Marc Bousquet has written what must be his uber-post about academic labor. It’s been a while since I read his book, How the University Works, but I think all the key themes of it are in there. I’d quote the good parts, but really you should just go read Marc now and come back. I’ll add a few additional observations when you return.
1. As I hope you saw, Marc is reacting to a post by Megan McArdle that quotes an Inside Higher Ed article that includes the fact that 73 percent of employees in higher education are contingent or off the tenure track. Follow the link back to its source and you’ll see that’s a figure from the American Federation of Teachers. But notice that’s a percentage of total employees in Academia. Since non-tenure track faculty always teach more classes than people like me the percentage of the total classes they teach (if such a number is even discernible) is going to be significantly higher.
Try telling that to the typical parent who’s about to shell out thousands to send their kid to college and watch all that high-priced marketing go up in smoke.
2. Check this out from the New York Times:
The recession seems to have penetrated a profession long seen as recession-proof: superintendents, education professors and job-seekers say that teachers are facing the worst job market since the Great Depression. Amid state and local budget cuts, cash-poor urban districts like New York City and Los Angeles, which used to hire thousands of young people every spring, have taken down the help wanted signs.
Yes, they’re doing it the restructuring thing to secondary school teachers as well.
3. McCardle wonders why a bunch of leftist academics let such horrible labor conditions occur? Why have a bunch of more-leftist-than-the-general-population secondary school teachers let such a horrible labor conditions occur DESPITE BEING UNIONIZED? It’s easy: Because they don’t control the terms and conditions of their employment and neither do professors.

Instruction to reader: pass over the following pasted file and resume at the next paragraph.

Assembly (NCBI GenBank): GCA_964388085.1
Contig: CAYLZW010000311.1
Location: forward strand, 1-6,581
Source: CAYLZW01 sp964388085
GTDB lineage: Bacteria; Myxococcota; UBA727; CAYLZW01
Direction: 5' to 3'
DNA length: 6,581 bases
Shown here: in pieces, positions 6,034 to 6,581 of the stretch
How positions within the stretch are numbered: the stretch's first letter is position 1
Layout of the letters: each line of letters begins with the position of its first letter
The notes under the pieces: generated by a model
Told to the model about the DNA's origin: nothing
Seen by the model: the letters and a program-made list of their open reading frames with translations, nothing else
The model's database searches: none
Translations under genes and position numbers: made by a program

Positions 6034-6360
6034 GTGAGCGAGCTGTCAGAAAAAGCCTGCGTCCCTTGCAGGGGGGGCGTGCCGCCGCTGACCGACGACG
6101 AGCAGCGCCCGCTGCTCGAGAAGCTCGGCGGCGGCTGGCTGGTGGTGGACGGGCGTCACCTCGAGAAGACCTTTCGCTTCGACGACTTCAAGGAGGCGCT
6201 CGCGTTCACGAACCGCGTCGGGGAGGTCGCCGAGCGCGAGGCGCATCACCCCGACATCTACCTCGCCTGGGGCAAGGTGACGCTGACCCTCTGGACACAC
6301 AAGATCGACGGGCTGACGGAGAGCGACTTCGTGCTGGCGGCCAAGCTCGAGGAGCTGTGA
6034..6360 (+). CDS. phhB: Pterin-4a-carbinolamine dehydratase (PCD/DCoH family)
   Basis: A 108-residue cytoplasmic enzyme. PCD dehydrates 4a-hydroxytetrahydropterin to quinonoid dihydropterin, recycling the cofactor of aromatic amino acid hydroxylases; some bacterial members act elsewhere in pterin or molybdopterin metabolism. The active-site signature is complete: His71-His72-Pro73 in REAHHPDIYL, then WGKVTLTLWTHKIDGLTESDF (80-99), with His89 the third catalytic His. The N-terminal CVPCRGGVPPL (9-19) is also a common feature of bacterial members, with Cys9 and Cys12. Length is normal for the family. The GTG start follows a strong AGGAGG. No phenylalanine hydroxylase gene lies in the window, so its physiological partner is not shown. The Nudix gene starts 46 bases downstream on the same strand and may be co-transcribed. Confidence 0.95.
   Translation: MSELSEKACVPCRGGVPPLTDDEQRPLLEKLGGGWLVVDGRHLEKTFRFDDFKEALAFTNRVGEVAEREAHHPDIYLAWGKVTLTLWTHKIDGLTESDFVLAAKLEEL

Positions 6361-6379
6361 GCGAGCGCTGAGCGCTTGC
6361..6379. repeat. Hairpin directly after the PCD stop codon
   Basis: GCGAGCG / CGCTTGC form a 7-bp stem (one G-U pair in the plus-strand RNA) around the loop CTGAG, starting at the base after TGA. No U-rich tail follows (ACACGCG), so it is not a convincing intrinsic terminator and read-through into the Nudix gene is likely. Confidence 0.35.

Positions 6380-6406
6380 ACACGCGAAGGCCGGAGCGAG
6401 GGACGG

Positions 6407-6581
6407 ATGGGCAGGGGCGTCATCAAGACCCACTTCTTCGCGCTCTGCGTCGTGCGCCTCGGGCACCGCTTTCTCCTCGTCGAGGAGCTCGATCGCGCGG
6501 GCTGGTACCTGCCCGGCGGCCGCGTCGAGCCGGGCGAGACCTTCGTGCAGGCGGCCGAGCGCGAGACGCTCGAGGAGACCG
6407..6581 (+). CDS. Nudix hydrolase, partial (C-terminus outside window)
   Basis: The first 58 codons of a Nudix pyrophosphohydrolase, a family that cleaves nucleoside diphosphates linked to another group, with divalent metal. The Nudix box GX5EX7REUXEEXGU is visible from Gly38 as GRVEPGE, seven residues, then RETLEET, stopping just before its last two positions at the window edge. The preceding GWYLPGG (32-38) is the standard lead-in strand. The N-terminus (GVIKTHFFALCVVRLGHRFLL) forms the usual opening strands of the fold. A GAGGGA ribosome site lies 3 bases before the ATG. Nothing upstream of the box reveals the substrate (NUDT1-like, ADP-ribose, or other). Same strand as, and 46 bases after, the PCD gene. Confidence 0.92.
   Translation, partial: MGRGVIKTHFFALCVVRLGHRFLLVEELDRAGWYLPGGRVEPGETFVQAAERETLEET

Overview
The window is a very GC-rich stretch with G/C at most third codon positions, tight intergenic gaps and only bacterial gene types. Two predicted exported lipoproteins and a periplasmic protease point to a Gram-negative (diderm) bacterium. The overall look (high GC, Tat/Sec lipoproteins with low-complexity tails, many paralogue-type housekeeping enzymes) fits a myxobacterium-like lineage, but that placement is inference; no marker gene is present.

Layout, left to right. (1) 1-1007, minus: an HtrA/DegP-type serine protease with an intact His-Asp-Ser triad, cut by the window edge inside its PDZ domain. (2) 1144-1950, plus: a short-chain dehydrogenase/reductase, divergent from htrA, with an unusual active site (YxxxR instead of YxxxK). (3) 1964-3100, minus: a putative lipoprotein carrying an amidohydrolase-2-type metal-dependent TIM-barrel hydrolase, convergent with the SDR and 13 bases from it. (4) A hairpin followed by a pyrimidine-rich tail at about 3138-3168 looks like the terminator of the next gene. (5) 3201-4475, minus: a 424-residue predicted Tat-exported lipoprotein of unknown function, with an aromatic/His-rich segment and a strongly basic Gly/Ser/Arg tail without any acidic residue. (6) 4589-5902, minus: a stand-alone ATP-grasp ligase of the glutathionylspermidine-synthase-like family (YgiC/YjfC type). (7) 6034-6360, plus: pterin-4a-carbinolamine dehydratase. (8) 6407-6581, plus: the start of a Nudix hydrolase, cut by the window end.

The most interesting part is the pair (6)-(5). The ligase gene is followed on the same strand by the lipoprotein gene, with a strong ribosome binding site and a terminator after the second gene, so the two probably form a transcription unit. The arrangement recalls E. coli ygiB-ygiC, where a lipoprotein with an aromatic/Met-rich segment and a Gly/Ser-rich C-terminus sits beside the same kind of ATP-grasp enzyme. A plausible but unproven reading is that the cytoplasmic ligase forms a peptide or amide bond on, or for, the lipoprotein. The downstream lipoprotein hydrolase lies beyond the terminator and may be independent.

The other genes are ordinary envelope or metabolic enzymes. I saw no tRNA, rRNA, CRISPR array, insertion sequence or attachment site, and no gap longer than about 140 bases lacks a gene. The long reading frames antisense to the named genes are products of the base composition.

To quote Marc:
Regular readers know that structured demand means that work formerly done by persons with doctorates is now done by persons with an m.a. or less. This revolutionary shift was accomplished intentionally, by university management, all without much opposition by the guild of tenured faculty.
Of course that’s right, but for those of us at state schools massive budget cuts in recent years have only increased the pressure to move in the direct of contingent faculty. Here in Colorado, it’s cuts in state funding that go back fifteen years now that have led to an increasing reliance on contingent faculty. I may be naive, but I believe that my administrators would actually prefer to hire tenure-track faculty if they felt they had the money to do so yet from their perspective they feel they have no choice.
I think they’re wrong, but budgetary shared governance would have to be the topic of a whole ‘nother post.
4. I agree that we faculty know next to nothing about labor law. To me, that’s a much better explanation for why they have acquiesced in the emergence of an evil two-tiered employment system than the notion that we’re all a bunch of fatuous hypocrites.